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Economic Global News

Biggest Risks For U.S. Economy in 2017? Trade War And Tariffs

The 53 economic forecasting groups polled monthly by Blue Chip Economic Indicators have been mildly more optimistic in their forecasts of U.S. economic activity since the election of Donald Trump. They assume Trump’s plans for tax cuts, deregulation and infrastructure spending will have a positive effect on economic growth, if he can get the initiatives through Congress. Their consensus forecast for 2017 real growth of gross domestic product has risen 0.1 point to 2.3%, and their initial forecast of 2018 growth is 2.4%. Real disposable personal income and personal consumption spending numbers are up 0.2 point each for 2017. But they also see most of the effect later in 2017 and in 2018.

But asked to name the three greatest threats to continued economic growth in the U.S. this year, two of the top three can also be tied to the Trump agenda. Ranked first according to frequency of mentions was “trade war/tariffs/protectionism.” Given last week’s brouhaha with Mexico over the border wall and the trial balloon of a 20% import tariff on Mexico, later pulled back, the economists are not likely to feel more secure.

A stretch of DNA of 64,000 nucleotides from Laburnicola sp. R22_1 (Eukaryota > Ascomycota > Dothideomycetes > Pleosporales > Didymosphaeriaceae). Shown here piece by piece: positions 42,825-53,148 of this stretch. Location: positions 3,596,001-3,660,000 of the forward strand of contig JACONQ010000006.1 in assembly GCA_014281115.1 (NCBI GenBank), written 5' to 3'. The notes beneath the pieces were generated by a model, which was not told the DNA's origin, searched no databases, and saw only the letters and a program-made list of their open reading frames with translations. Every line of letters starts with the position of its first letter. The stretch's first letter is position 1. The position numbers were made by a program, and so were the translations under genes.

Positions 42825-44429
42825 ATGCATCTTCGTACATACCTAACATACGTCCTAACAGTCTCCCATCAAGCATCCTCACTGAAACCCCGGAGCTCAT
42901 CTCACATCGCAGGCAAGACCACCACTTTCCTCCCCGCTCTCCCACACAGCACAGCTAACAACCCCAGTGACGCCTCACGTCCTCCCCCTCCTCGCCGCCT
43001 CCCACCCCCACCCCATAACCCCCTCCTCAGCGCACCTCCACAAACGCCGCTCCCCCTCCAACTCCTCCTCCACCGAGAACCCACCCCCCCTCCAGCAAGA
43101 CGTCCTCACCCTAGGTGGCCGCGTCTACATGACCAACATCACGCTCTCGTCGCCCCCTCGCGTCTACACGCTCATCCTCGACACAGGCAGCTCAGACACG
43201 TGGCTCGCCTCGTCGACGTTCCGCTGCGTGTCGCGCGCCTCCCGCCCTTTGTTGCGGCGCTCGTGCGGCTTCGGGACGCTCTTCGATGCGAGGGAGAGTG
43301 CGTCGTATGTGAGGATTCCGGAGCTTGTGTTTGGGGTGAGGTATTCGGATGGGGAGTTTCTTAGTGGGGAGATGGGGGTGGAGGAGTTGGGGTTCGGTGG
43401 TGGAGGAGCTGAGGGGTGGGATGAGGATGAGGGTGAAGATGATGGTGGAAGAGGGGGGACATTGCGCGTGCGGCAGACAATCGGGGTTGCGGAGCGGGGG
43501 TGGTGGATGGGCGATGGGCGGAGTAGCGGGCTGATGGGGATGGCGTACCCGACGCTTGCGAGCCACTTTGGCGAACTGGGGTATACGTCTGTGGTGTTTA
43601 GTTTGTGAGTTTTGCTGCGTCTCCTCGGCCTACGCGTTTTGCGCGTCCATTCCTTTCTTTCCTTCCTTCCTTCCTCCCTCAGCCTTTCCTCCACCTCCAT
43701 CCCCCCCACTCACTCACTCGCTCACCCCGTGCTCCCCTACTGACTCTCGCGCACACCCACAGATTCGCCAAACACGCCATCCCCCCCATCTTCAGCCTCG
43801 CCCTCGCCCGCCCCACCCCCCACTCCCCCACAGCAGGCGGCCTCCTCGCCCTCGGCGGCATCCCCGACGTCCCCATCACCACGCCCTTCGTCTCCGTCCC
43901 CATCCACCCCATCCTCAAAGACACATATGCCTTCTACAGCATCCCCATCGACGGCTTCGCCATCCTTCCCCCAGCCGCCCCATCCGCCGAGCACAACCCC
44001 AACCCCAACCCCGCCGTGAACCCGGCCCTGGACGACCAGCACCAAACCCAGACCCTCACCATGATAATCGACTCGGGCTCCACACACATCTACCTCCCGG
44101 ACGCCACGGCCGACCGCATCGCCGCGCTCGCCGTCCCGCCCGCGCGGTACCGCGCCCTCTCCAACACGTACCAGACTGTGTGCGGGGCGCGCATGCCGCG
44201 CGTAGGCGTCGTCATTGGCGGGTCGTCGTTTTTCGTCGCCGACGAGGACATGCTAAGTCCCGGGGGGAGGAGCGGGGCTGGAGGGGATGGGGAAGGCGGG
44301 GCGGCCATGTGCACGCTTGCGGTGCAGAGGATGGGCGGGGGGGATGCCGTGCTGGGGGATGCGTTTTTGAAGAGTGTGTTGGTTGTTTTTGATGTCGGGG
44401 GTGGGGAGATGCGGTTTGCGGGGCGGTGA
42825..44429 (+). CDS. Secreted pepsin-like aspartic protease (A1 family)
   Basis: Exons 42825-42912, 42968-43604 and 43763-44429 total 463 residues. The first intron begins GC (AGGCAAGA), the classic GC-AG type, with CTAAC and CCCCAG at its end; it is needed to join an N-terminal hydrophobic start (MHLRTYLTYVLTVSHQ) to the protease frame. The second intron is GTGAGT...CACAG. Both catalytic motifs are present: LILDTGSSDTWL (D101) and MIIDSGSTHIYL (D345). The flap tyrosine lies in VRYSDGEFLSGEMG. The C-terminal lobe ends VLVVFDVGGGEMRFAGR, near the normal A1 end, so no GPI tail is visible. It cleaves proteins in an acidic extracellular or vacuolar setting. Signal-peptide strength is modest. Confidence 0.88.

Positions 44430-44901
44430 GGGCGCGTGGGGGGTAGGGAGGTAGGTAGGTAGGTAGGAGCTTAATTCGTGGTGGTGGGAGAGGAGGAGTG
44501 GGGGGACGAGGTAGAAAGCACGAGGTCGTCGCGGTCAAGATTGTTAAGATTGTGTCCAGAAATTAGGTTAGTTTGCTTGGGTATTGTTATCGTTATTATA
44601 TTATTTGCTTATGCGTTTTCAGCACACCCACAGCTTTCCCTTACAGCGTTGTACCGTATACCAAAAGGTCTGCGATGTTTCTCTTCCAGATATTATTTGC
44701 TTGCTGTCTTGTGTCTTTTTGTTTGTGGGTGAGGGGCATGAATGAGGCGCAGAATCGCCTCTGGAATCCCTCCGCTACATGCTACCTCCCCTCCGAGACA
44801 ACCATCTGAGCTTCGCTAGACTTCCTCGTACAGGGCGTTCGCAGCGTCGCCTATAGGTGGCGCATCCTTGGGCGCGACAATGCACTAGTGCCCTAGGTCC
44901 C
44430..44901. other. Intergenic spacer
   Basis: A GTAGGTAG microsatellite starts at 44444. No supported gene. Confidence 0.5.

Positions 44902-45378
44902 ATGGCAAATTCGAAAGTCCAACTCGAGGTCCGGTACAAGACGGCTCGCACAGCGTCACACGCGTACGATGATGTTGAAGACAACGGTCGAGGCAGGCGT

The second most threatening scenario mentioned was the prospect of a further strengthening of the U.S. dollar and its impact on exporters and profits generated abroad. The administration’s threats of tariffs and other trade actions, combined with the third most mentioned threat—rising interest rates—add impetus to the dollar’s rise. The fourth most mentioned threat was a counterpoint to expected positive trends: gridlock in Washington/less than expected tax cuts and spending increases/insufficient regulatory reform. As usual, we’ll just have to see if the positive factors outweigh or outrun the negatives this year.

As for history, fourth-quarter 2016 real GDP growth came in under forecast at 1.9% at an annualized rate. It was below the Blue Chip consensus forecast of 2.2%, but did not affect the government’s initial annual GDP estimate of 1.6% growth for all 2016, right on the Blue Chip forecast. Real DPI also came in under the forecast of 1.9% for 4Q/16 at 1.5%. It may help explain why foodservice spending also fell in the quarter.

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